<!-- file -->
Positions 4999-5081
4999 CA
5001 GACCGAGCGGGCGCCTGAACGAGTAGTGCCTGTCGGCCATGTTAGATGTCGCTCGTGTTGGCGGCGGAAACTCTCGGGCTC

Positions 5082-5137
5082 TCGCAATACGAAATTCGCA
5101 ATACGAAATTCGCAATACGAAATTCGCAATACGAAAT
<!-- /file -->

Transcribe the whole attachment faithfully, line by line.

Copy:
Positions 4999-5081
4999 CA
5001 GACCGAGCGGGCGCCTGAACGAGTAGTGCCTGTCGGCCATGTTAGATGTCGCTCGTGTTGGCGGCGGAAACTCTCGGGCTC

Positions 5082-5137
5082 TCGCAATACGAAATTCGCA
5101 ATACGAAATTCGCAATACGAAATTCGCAATACGAAAT